AGTA takes a stand against lab-grown gemstones at trade shows

The American Gem Trade Association (AGTA) recently announced a significant policy shift, declaring its trade shows to be synthetics-free zones starting from the AGTA GemFair Tucson 2025 event
AGTA takes a stand against lab-grown gemstones at trade shows

In a statement released on Tuesday, the organization outlined its decision to prohibit exhibitors from showcasing loose lab-grown stones or jewellery containing them. The move aims to address potential market confusion, particularly in light of the disruptive presence of lab-grown diamonds.

AGTA emphasized its commitment to transparency by allowing dealers to sell synthetic gems, provided that they are clearly disclosed. However, to ensure clarity and confidence for buyers, AGTA GemFair attendees can now expect only natural gems available for purchase.

Based in Dallas, Texas, AGTA is renowned as the authoritative source on natural coloured gemstones. Its shows, including the annual Tucson fair in February and another event in Las Vegas in late May and early June, are pivotal gatherings for the coloured gemstone industry, attracting thousands of buyers and exhibitors.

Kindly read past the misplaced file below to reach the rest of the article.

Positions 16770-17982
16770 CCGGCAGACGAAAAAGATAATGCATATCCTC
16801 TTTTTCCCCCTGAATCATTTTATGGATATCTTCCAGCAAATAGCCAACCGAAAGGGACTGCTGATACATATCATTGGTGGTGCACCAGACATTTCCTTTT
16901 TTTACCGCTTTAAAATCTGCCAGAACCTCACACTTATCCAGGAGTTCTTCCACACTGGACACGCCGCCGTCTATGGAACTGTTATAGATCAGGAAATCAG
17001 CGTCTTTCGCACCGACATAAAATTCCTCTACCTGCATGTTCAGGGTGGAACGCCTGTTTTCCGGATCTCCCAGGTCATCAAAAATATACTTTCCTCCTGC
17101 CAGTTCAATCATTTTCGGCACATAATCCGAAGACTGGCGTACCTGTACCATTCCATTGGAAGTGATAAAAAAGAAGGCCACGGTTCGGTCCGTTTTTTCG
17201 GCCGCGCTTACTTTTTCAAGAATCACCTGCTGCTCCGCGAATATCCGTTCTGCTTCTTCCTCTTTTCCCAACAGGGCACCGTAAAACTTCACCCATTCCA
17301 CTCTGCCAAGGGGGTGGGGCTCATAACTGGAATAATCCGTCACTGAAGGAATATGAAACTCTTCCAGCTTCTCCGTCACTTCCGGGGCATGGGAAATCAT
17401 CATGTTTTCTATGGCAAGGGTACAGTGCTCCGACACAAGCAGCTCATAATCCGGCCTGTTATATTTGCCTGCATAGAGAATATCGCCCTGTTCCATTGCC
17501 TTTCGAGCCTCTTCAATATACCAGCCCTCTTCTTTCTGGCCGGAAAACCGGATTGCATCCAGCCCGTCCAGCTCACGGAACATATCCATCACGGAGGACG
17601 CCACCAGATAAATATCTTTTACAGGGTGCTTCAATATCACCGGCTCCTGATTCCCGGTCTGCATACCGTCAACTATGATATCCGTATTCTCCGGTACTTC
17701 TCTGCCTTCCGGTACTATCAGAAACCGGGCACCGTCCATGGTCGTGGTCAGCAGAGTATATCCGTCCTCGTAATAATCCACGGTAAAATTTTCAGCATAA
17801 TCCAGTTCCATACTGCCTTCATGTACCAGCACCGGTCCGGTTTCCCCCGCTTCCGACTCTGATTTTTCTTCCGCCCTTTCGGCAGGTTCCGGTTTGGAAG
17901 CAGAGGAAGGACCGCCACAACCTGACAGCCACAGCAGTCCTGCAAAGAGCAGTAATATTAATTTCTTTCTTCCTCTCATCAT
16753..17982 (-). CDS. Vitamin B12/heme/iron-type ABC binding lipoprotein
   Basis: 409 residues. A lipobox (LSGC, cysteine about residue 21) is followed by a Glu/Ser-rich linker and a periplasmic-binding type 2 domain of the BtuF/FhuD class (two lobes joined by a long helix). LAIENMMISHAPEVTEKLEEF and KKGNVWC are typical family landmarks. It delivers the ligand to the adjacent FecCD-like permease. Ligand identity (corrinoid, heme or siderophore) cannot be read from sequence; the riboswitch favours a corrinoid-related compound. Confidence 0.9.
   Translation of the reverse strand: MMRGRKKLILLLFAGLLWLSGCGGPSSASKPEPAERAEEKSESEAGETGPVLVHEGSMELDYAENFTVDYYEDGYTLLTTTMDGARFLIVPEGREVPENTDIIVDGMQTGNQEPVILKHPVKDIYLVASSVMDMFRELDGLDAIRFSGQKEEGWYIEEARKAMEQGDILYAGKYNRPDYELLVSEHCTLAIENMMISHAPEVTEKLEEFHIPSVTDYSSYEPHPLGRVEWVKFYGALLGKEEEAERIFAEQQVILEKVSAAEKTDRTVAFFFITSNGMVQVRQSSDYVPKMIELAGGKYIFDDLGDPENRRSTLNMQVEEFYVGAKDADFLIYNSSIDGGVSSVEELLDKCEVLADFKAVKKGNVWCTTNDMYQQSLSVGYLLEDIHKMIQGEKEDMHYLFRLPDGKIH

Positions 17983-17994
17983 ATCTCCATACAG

Kimberly Collins, president of the AGTA board of directors, emphasized the organization's dedication to offering superior, rare, and natural gems sourced directly from the earth. She underscored that synthetic gemstones lack the intrinsic value and natural beauty found in mined gems.

AGTA's decision aligns with its founding principles, established in 1981 to represent wholesale dealers of natural gemstones, cultured pearls, and natural pearls. CEO John Ford reiterated that the board's resolution remains consistent with AGTA's core purpose.

AGTA also recognized the Gemological Institute of America's (GIA) definition of synthetic gems as materials sharing identical chemical composition, crystal structure, and optical and physical properties with natural gem materials. However, AGTA clarified that synthetic gems do not meet the criteria of minerals as defined by the British Geological Survey and the US Geological Survey, which necessitate a natural origin.

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